• Shade-induced Grass-Tetany-Prone Chemical Changes in Agropyron desertorum and Elymus cinereus

      Mayland, H. F.; Grunes, D. L. (Society for Range Management, 1974-05-01)
      Grass tetany, a magnesium (Mg) deficiency in grazing ruminants, often occurs simultaneously with periods of reduced solar radiation levels. The objective of this study was to determine if reduced radiation levels produce a chemical composition in grass indicative of a tetany-prone forage. Two grass species were exposed to three radiation levels (8, 25, and 100% of actual) by shading with burlap cloth. The vegetatively growing forage was harvested at weekly intervals over a 5-week period during early spring. Shaded forage had higher concentrations of Mg than did unshaded forage. However, shaded forage compared to forage grown in full sunlight would likely result in less Mg being available to the animal. The hypothesized inverse relationship between radiation and the incidence of grass tetany in Idaho, Nevada, and Utah is supported by field observations.
    • Species for Seeding Arid Rangeland in Southern Idaho

      Hull, A. C. (Society for Range Management, 1974-05-01)
      Ninety species were seeded in 2,450 range plots in 60 studies on depleted rangelands and on abandoned dry farmland in the sagebrush region in southern Idaho. Seedings range from 20 to 40 years old. Crested and fairway wheatgrasses were the most successful species on the drier sagebrush sites, and intermediate and pubescent wheatgrasses on the moister sites. Russian wildrye was good in southeastern Idaho, especially on saline lands. Western and Siberian wheatgrasses had some good stands but were not consistently successful. Good seedbed preparation and control of competing vegetation are necessary to get good stands of seeded species. Good seeded stands produced from 800 to 1,800 lb herbage per acre, as compared to 45 to 200 lb before seeding.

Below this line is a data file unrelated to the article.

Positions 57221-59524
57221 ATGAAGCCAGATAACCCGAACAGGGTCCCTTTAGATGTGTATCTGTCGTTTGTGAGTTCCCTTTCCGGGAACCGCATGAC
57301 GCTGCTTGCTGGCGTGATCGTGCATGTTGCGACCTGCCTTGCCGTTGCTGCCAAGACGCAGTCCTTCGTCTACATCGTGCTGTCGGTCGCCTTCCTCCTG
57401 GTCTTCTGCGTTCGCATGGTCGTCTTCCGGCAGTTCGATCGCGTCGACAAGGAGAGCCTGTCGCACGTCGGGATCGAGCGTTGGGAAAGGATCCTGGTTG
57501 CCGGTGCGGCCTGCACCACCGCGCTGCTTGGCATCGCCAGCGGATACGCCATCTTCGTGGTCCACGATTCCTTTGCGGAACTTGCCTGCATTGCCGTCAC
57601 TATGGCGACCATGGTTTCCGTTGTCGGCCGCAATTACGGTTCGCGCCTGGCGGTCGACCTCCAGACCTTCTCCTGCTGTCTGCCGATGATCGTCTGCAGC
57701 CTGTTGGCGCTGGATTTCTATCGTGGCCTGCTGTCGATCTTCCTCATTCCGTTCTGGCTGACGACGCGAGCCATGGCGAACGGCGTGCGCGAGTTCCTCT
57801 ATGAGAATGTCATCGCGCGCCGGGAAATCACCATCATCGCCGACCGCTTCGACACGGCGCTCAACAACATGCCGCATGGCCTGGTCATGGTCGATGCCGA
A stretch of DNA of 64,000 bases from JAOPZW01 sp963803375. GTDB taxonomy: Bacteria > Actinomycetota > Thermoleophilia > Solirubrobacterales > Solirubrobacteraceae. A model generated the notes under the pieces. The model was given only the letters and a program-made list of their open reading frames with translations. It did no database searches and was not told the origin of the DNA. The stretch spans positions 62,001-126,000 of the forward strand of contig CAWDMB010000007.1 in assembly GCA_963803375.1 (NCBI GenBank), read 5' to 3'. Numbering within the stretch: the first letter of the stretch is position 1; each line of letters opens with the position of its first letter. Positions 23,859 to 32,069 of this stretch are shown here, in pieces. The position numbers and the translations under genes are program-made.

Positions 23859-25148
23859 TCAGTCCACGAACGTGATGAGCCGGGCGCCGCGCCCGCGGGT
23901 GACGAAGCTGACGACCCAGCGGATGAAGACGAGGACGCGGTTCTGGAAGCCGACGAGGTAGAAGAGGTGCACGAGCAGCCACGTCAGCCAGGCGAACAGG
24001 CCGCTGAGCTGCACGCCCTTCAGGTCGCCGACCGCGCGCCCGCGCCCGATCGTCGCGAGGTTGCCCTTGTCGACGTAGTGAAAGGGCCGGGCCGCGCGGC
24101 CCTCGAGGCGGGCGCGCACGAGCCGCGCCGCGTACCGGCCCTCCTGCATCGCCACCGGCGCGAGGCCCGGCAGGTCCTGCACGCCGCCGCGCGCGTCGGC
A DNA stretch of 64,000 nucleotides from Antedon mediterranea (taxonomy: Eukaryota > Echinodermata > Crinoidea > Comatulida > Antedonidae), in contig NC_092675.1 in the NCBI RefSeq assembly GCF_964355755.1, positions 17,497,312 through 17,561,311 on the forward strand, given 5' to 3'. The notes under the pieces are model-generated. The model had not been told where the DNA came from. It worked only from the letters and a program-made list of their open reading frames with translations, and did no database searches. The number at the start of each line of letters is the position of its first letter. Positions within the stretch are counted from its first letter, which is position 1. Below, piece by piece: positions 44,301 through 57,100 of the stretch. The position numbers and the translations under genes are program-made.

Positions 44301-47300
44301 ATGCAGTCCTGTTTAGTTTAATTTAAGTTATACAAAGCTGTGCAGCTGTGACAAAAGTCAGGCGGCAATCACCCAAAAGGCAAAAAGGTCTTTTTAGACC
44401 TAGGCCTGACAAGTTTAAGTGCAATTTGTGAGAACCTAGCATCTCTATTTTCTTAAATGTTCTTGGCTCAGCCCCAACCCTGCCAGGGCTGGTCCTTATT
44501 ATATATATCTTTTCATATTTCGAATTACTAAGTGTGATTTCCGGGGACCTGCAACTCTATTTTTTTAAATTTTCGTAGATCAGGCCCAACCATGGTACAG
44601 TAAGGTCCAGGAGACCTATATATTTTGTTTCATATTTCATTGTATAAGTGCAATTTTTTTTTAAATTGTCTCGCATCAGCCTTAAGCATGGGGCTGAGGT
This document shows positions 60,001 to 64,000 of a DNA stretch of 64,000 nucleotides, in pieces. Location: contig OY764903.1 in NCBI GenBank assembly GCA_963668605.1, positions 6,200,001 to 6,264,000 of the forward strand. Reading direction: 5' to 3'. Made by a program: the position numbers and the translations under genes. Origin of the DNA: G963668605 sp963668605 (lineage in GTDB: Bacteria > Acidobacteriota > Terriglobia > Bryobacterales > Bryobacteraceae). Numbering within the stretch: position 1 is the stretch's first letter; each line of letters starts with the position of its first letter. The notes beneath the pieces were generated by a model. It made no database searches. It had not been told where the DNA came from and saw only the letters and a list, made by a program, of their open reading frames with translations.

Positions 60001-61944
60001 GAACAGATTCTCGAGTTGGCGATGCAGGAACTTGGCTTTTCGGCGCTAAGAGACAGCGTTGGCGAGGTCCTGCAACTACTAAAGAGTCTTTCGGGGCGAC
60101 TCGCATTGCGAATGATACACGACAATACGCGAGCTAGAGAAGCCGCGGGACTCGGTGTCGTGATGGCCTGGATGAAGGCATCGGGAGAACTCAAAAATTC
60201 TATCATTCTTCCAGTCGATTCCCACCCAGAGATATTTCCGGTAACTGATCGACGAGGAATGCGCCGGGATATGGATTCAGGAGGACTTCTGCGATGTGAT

• Viewpoint: Zootic Climax

      Houston, Douglas B.; Cole, Glen F. (Society for Range Management, 1974-05-01)
    • Yearlong Grazing of Slash Pine Ranges: Effects on Herbage and Browse

      Pearson, H. A.; Whitaker, L. B. (Society for Range Management, 1974-05-01)
      Total herbage yields under immature slash pine were not appreciably changed by yearlong cattle grazing which removed 30 to 60% of the annual growth. However, moderate (45%) and heavy (60%) grazing reduced pinehill bluestem frequency and increased carpetgrass. Individual browse species were not affected by grazing intensity, but total cover was reduced with moderate grazing. As tree density increased, the total herbage yields decreased.
    • Yield and Protein Content of Sandyland Range Forages as Affected by Three Nitrogen Fertilizers

      Pettit, R. D.; Deering, D. W. (Society for Range Management, 1974-05-01)
      A west Texas sandyland range site was fertilized with two rates, (30 and 60 kg/ha of actual N) of ammonium nitrate (AN), ammonium sulfate (AS) and ammonium phosphate-sulfate (APS) on June 2, 1972. Yield samples taken in mid-August showed all fertilizer treatments to significantly increase total yields. The 60 kg/ha of N treatments of AS and APS produced more herbage than all other fertilizer treatments. Climax decreasers on the site, little bluestem (Schizachyrium scoparium) and sideoats grama (Bouteloua curtipendula), showed less yield response to fertilization than increaser and invader grasses. Crude protein analysis of leaf tissue showed the grasses of the control (ON) to contain significantly less and the grasses treated with 60 kg/ha of N as AN to contain more protein than other treatments. Sulfur appears to be more important than phosphorus in increasing yields on this site. Also, range condition should be at least high fair before fertilizer is applied to minimize competition between the desirable and invader plants.